Korean Cellphone Market Opens Up to Foreign Handsets
Adopting Wireless Internet Platform for Interoperability, which has prevented many foreign cellphone makers from selling their products in the Korean market, will no longer be mandatory, starting April 2009. As a result, global bestsellers, such as Apple's iPhone of the U.S. and RIM's BlackBerry of Canada, and Nokia's budget phones of Finland, will likely hit the Korean market.
WIPI is a Korean mobile device platform for wireless internet content, including games. To advance into the Korean market, foreign cellphone makers are required to support WIPI, whose standard is different from international platforms, in their handsets. They have criticized the requirement, citing the small size of the Korean market and high development costs.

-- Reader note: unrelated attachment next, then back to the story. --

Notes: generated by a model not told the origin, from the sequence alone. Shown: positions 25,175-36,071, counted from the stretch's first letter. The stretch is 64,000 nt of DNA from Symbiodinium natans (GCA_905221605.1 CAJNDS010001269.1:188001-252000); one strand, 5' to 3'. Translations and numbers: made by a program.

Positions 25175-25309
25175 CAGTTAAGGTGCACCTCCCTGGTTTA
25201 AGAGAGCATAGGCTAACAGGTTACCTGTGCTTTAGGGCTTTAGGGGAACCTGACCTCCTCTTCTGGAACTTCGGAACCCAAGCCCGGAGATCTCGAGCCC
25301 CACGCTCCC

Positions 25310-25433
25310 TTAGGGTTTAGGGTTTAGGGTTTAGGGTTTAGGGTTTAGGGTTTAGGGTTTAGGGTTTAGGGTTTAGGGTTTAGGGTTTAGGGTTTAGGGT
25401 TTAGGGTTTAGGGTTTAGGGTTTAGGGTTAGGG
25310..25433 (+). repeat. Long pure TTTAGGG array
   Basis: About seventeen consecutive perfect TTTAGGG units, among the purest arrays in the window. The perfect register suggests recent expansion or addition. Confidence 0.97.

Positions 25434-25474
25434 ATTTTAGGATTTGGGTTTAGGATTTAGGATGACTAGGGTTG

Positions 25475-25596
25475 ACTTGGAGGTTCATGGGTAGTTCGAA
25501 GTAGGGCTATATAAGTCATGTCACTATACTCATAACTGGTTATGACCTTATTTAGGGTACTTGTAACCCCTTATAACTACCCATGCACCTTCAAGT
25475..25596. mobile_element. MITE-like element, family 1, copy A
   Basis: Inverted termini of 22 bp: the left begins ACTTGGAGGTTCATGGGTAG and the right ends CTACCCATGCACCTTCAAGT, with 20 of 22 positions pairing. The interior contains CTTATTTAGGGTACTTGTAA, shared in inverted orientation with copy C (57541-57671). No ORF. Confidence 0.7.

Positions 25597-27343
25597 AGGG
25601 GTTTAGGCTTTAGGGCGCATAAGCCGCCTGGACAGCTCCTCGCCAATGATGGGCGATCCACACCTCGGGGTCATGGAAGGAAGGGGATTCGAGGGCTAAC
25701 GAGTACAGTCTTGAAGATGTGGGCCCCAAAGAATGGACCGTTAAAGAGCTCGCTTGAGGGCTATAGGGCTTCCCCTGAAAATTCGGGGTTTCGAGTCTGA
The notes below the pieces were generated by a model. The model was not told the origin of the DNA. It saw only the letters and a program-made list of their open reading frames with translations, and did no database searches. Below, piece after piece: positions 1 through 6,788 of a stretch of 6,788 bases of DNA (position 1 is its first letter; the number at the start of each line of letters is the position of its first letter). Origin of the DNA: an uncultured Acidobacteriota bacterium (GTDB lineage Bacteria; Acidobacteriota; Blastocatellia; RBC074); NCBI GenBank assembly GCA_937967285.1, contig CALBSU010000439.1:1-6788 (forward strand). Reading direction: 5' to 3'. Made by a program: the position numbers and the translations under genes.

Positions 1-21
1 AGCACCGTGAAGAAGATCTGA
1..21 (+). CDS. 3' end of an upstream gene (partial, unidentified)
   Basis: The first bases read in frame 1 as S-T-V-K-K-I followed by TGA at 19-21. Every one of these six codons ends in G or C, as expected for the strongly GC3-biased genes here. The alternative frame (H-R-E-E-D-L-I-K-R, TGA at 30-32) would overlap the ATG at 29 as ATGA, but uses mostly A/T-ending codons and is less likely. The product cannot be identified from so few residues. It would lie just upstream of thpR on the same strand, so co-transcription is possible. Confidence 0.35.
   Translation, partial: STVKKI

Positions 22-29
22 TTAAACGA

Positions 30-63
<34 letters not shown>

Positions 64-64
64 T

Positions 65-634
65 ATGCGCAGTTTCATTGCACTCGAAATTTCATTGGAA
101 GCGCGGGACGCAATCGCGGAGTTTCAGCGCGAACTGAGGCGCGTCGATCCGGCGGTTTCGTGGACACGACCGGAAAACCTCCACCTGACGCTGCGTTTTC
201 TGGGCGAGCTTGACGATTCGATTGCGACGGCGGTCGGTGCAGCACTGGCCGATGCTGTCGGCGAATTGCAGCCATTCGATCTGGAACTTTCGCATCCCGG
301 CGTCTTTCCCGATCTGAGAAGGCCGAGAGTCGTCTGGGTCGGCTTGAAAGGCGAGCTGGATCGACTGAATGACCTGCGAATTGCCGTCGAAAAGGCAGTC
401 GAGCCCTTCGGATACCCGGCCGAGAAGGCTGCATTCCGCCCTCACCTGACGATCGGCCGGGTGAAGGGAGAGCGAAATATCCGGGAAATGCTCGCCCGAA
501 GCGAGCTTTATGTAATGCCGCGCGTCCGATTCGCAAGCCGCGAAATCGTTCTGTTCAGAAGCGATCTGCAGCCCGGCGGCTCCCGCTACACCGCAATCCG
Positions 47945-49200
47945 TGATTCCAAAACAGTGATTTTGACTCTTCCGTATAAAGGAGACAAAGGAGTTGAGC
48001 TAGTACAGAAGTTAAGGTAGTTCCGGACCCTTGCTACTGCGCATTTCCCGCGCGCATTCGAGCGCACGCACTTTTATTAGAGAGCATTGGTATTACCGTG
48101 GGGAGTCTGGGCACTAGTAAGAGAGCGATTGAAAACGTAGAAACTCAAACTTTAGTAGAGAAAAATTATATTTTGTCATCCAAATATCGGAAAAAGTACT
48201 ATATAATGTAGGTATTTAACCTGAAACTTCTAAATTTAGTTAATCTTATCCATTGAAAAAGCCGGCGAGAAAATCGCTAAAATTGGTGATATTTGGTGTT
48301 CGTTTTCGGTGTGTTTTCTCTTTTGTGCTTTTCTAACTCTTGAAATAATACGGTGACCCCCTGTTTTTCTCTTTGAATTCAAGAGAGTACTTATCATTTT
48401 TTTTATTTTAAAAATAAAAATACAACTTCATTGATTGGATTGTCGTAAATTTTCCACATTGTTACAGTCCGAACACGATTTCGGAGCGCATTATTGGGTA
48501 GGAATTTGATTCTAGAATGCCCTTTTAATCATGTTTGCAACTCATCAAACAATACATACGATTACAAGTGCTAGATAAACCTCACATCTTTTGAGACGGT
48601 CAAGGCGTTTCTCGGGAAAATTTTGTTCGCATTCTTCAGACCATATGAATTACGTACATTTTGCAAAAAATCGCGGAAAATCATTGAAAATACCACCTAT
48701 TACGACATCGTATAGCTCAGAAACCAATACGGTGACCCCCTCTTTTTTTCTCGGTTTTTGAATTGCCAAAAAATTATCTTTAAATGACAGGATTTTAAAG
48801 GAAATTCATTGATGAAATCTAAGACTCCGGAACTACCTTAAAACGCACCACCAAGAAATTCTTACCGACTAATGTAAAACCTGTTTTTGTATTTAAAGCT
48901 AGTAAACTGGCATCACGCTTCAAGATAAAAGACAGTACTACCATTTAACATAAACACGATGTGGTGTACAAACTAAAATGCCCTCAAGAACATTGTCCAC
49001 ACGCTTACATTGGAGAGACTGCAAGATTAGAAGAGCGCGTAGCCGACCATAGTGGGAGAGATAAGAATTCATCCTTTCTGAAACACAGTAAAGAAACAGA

In a session on Wednesday, the Korea Communications Commission decided to lift the requirement, while saying it will no longer be mandatory for domestic mobile phone service providers to adopt WIPI from April 2009.
Since April 2005, the government has made it mandatory to include WIPI, which was set by the Telecommunications Technology Association. The commission said, "When the WIPI requirement was first set, the government intended to protect and foster the domestic software industry related to wireless internet by using WIPI. But the latest global market trend is a universal mobile operating system, focusing on smartphones."
The mobile industry predicts that foreign products will hit the domestic market, which is led by Samsung Electronics and LG Electronics, in earnest next spring.